Ghugni or Ghoognee is a very popular snack in Bengal and in some areas of Bihar and Orissa. It is made with dried white peas and cooked with myriad spices including Bhaja Masala. Even though the city has got a new name as Kolkata, this dish is still popularly known as Calcutta Ghugni.
While the Northern India has its Chhole, Bengal has its Ghugni. And using the same white (or yellow) dried peas, Mumbai relishes its favourite ragda. So basically the same thing, just with different spices, we prepare and savour this super nutritious food. In other parts of the world, they are known as navy bean, fagioli or pea beans.
Health benefits of white peas:
The fiber rich-white pea is a weight loss boon because it promotes proper digestion and makes you feel full more quickly than many other foods, yet it is low in calories and saturated fat.
Packing an iron punch, white peas come to the rescue for people at risk for iron deficiencies,
Paired with grains (roti, rice) to round out the amino acid content, white peas provide a complete protein that is less expensive and lower in fat than many animal-based products.
Ghugni or semi dry white peas curry makes an excellent snack or breakfast item when served with bread or paav aside. In Punjab side, we call it safed matar ki chaat where its kept spicy and tangy and served with Kulchas or tandoori Naans. Its just yum!
The trick to prepare creamy and tangy ghungni is to let the curry simmer for a while. This brings out the juices and keeps the peas bites soft and mashable. Do not forget to keep it covered at all times, else it dries up very quickly.
Peas comes under the legume category when dried and hence requires the similar amount of soaking and cooking time as other legumes. Once the yellow peas are cooked, making the Ghugni is very simple.
And not to forget- the special masala mix which is a blend of typical bengali spices. Without this mix, you wouldn’t get the perfect taste of Ghugni.
I like serving ghugni with some chopped onion and lemon on top, along with fresh cilantro and a dollop of ghee as always. This is otherwise a vegan dish with no onion or garlic added.
Recipe source: Archanas Kitchen
Bengali Ghugni | Vegan white peas curry | No onion-garlic recipe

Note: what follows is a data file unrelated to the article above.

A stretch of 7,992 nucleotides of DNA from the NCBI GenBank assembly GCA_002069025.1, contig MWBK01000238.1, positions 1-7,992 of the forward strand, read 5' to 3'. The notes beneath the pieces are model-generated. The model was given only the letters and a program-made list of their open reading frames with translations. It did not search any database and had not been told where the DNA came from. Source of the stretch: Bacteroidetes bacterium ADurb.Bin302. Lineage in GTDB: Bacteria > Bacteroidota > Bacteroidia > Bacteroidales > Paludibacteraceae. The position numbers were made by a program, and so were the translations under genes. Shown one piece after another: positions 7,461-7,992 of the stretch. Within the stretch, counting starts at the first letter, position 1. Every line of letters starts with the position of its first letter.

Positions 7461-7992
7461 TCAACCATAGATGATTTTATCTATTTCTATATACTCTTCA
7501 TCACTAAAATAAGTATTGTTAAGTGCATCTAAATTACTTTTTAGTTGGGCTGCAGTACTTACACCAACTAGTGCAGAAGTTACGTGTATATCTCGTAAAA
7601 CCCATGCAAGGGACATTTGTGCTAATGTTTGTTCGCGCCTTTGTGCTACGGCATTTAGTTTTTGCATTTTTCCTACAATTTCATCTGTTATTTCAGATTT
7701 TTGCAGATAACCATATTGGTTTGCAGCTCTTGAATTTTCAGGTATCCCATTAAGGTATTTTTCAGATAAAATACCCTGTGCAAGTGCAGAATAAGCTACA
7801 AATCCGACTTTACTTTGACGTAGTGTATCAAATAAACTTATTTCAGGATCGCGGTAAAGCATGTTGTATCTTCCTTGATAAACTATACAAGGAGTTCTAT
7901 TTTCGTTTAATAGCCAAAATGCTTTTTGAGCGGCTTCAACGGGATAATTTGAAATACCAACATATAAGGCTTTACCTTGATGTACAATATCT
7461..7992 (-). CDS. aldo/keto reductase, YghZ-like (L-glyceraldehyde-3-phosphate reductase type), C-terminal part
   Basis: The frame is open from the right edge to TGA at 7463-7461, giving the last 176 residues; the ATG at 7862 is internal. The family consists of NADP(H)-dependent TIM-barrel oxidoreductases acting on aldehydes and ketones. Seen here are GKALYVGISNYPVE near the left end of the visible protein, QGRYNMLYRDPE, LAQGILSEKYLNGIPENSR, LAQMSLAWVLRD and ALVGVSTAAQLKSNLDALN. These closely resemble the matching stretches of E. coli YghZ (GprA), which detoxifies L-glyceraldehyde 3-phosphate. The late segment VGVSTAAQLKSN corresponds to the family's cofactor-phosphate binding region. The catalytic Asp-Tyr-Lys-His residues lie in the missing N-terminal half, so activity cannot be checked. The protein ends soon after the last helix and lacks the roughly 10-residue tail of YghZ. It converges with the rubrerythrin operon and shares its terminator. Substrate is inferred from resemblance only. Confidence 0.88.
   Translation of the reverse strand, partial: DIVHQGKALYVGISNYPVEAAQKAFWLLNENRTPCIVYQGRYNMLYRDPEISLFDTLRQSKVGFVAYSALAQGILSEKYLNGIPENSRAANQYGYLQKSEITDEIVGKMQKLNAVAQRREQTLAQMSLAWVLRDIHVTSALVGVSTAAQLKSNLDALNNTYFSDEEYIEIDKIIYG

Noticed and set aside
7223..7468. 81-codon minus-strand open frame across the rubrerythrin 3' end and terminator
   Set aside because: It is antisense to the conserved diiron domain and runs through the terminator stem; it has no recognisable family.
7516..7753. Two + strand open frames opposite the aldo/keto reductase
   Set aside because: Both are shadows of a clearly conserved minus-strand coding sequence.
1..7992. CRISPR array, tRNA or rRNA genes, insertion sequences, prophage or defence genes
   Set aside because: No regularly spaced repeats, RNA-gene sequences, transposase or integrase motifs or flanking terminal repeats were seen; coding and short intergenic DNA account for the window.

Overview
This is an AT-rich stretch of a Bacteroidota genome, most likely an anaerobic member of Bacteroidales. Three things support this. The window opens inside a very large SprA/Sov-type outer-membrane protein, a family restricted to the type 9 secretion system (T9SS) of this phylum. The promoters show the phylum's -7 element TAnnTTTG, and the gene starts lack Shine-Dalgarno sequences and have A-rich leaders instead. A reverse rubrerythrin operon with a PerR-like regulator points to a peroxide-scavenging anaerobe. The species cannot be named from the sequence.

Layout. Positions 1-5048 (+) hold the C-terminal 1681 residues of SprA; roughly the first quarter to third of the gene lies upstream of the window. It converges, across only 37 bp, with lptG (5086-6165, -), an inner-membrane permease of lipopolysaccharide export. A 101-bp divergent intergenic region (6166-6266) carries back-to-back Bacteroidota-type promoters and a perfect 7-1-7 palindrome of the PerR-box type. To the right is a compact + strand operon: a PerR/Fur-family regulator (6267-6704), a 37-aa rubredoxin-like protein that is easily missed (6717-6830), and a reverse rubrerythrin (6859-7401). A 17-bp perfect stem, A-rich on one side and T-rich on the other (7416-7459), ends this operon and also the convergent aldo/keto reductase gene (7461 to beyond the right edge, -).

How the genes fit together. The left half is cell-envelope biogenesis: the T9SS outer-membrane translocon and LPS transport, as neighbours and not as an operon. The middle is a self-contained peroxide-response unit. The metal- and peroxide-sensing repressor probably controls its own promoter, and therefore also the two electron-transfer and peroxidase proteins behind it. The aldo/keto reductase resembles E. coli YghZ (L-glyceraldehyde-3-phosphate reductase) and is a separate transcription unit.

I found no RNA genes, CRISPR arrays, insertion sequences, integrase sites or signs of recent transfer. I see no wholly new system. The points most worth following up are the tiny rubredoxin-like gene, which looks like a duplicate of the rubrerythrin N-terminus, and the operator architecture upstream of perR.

- 1 cup dried yellow peas soaked for 4-5 hours
- 2 tomatoes chopped roughly
- 1 inch piece of ginger grated
- ½ tsp kalonji seeds nigella seeds
- ¼ tsp turmeric powder
- juice from 1 lemon
- 2 green chillies finely chopped
- leaves a small bunch of freshly chopped coriander cilantro
- salt to taste
Ingredients for Ghugni Masala mix (makes ½ cup approximately)
- ¼ cup cumin seeds
- ¼ cup coriander seeds
- 2 tsp rock salt/kala namak
- 2 tsp white pepper
- 2 tsp dry mango powder amchur powder
- 2 tsp red chilli powder
- 4-5 leaves bay
First get the Ghugni Masala ready,
by roasting the cumin seeds and coriander seeds at low gas until browned. Take care not to burn them. Remove from heat and keep aside.
Next, roast the bay leaves at low until they get crispy. It should crush when crumbled between the palms.
Combine the above three ingredients with the others from the Masala list, and grind to a fine powder. Keep this masala aside.
To start making the Ghugni,
cook the soaked yellow peas with enough water in pressure cooker for 5-6 whistles, until soft and mushy. Check the softness by pressing between the two fingers, it should be quickly mashed up.
In a heavy bottomed pan, heat a tbsp of oil. Add in the grated ginger, turmeric powder, chopped tomatoes and freshly prepared ghugni masala. Adjust the salt as required.
Once the tomatoes are soft and mushy, add cooked peas. Bring this curry to a boil and then let it simmer for next 12-15 minutes with a lid on. Stir once or twice in between and adjust the seasoning and water as desired.
Then stir in the chopped coriander leaves and turn off the heat.
Serve the Calcutta Ghugni along with thinly sliced ginger, roughly chopped onions and squeeze some lemon juice on top as a tea time snack.
You may store this Masala mix in the freezer to retain freshness for about 4 to 6 months.
Ghugni can also be served as a main course with Roti, Paratha or thepla.
This one is a no onion-garlic recipe, but I like to have ghugni with loads of chopped onion on top.
Tomatoes are optional to make Ghugni and typically are not used in the authentic dish. But I like this with tomatoes so kept that in the reicpe.
It can also be served with a thepla or kulcha aside, or you mighht want to make it a bit runny to have it with plain rice.
I have a Bengali friend who used to eat boiled egg with ghugi for breakfast. I don’t know if that’s authentic or not, but tastes amazing.
For more legumes curries rich in protein and fiber, check these out:
Punjabi Maah Chhole ki daal (slow cooked two lentil mix curry)
Rajasthani Panchmel daal ( 5 lentil mix curry)
Punjabi Rajma curry (red kidney beans cooked in a rich creamy gravy)
Restaurant style chana masala (chickpeas cooked in a rich gravy)